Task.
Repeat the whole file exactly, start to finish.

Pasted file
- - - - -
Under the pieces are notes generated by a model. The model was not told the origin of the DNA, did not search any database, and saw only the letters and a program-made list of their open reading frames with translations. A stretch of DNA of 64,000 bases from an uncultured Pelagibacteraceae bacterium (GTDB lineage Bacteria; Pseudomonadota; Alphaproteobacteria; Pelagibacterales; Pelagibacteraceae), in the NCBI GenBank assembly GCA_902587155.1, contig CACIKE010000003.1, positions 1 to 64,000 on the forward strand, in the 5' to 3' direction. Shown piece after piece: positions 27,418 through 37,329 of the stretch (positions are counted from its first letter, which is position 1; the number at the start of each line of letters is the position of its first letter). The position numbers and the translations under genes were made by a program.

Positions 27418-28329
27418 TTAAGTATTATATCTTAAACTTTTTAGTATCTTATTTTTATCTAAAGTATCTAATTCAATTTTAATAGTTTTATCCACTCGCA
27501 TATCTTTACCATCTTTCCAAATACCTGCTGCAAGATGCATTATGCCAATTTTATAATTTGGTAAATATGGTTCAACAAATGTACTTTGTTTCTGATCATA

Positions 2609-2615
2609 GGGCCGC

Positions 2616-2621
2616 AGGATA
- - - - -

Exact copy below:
Under the pieces are notes generated by a model. The model was not told the origin of the DNA, did not search any database, and saw only the letters and a program-made list of their open reading frames with translations. A stretch of DNA of 64,000 bases from an uncultured Pelagibacteraceae bacterium (GTDB lineage Bacteria; Pseudomonadota; Alphaproteobacteria; Pelagibacterales; Pelagibacteraceae), in the NCBI GenBank assembly GCA_902587155.1, contig CACIKE010000003.1, positions 1 to 64,000 on the forward strand, in the 5' to 3' direction. Shown piece after piece: positions 27,418 through 37,329 of the stretch (positions are counted from its first letter, which is position 1; the number at the start of each line of letters is the position of its first letter). The position numbers and the translations under genes were made by a program.

Positions 27418-28329
27418 TTAAGTATTATATCTTAAACTTTTTAGTATCTTATTTTTATCTAAAGTATCTAATTCAATTTTAATAGTTTTATCCACTCGCA
27501 TATCTTTACCATCTTTCCAAATACCTGCTGCAAGATGCATTATGCCAATTTTATAATTTGGTAAATATGGTTCAACAAATGTACTTTGTTTCTGATCATA

Positions 2609-2615
2609 GGGCCGC

Positions 2616-2621
2616 AGGATA